Letter From The Editor - Issue 58 - August 2017

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Writing Fantasy

  
Digits & Dragons
  by Greg Allen
September 2007

Deep Immersion

For me, great games take my mind away from its present reality and immerse it in a new world with new problems, goals, and stories.  Without at least some sort of immersion, games quickly grow old and uncomfortable as I realize I am just mashing buttons in front of a TV or monitor.

I've played a lot of great games and been immersed in very different ways.  With some games, it is the mental struggle that can keep me working out problems for hours. The mental workout I get from trying to balance science and military in Rise of Nations or trying to coordinate a three-pronged assault in Supreme Commander is enough that I think of little else but the problems in this virtual world.

Other games keep me sucked in with intense action - Halo, Unreal, and Counter-Strike all depend on having mind and trigger finger at the ready or the result is quick and bloody. Character- and story-driven games work well, too, by giving the player people and worlds whose needs they care about.

And then there are some games, rare games, that just bring it all together and make a fantastic, immersive game without necessarily being the best at any of these individual categories. Bioshock, a dark twist of first-person shooter, RPG, and horror/adventure, is without a doubt the best game I have played all year and yet, when I think about it, it is not really the best in any one single way.

There are better shooters out there, there are more compelling stories, and you can certainly find scarier fiends, yet the immersion Bioshock creates surpasses anything I have experienced in a long time.

Enter into Rapture
Bioshock comes crashing to life when you find yourself as the sole survivor of a plane wreck in the ocean. As luck would have it, you see a mysterious lighthouse just a short distance away.  With certainly nothing better to do, you swim towards it and enter, only to find a strange bathysphere. Upon closing the door and pulling the lever you find yourself literally immersed in a totally new and twisted world.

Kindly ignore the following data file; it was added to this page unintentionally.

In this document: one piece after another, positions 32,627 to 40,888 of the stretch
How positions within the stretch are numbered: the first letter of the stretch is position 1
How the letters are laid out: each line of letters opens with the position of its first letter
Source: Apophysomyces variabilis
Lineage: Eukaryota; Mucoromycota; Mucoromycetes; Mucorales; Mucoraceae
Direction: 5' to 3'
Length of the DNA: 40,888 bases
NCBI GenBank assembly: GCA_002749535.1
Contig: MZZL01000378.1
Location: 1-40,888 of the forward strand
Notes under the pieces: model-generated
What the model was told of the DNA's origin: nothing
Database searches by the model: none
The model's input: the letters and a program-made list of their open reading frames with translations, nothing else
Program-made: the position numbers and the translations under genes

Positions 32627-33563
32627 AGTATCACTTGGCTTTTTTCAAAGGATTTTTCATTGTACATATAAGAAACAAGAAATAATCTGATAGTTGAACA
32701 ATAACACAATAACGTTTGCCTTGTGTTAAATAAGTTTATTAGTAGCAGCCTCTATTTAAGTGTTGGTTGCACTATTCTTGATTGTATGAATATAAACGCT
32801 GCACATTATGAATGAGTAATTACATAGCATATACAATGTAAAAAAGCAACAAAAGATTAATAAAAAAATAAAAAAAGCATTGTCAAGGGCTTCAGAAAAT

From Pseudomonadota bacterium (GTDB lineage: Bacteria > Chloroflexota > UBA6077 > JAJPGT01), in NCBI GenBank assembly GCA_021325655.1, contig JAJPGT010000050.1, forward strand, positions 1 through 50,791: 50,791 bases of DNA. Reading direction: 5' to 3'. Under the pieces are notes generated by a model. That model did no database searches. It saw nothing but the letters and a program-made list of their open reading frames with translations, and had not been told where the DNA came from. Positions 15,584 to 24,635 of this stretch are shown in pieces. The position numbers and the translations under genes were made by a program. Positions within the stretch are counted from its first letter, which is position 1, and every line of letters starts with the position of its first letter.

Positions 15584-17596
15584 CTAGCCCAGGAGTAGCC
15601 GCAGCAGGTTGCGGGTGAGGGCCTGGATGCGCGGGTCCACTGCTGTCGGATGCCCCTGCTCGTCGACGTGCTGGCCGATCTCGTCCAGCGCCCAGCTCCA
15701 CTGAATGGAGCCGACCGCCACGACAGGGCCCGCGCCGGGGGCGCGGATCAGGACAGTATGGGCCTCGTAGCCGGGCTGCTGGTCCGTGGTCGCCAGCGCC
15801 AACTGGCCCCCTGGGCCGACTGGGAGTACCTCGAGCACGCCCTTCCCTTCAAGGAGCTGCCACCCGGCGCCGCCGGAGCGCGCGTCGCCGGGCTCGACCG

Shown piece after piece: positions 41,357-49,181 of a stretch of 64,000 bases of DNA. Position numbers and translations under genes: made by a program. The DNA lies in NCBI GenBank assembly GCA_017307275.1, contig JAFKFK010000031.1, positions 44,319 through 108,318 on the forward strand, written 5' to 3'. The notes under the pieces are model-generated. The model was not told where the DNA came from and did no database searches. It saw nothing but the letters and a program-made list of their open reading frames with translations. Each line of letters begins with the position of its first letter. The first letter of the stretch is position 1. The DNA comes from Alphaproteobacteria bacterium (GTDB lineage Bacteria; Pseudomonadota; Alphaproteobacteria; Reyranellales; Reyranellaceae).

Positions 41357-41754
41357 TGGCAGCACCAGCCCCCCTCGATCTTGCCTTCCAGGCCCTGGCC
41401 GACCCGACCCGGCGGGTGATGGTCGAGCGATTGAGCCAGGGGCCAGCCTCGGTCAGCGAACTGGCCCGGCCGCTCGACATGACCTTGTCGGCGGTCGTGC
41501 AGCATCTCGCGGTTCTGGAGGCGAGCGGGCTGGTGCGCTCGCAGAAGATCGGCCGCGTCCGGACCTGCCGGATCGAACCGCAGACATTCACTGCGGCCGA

Glass tubes connect the buildings of Rapture

Irrational Games' Bioshock takes place in the city of Rapture, an underwater complex holding the shattered pieces of a fallen Utopian society. Built during an alternate 1940s, Rapture was intended as a new home for those who wanted to leave the world behind and pursue capitalism and free thought without society's moral and ethical restraints. It's Ayn Rand meets Atlantis meets Myst.

Intended to be kept a secret from the world at large, Rapture prospered for a while and then, as unchecked ambition is wont to do, things got out of hand. As genetic research yielded new discoveries, those on the bottom of the social ladder saw that they were separated not only by material things, but by a biologic divide as well.

Lead designer Ken Levine stated in an interview that he likes to explore "what happens when good ideas fall apart," and Rapture has certainly fallen apart. As you explore the world you can see and hear the citizens moving about in their deranged lives, looking for biologic materials, mourning the dead and generally acting crazy.

These people are all mad, but they aren't necessarily mad at you. Oh sure, they will try to kill you in all kinds of interesting ways, but much of the game's coolness comes from the feeling you get that you are a stranger in this strange land and not the center of everyone's attention.


Never head to the ball without your machine gun

The environment is styled in 50s Art Deco revival, and this architecture, combined with music from the era, combine perfectly to create a feeling of innocence lost and things gone wrong. As you pause to enjoy the record player and look out into the underwater environment you will hear the sounds of splicers getting closer… closer.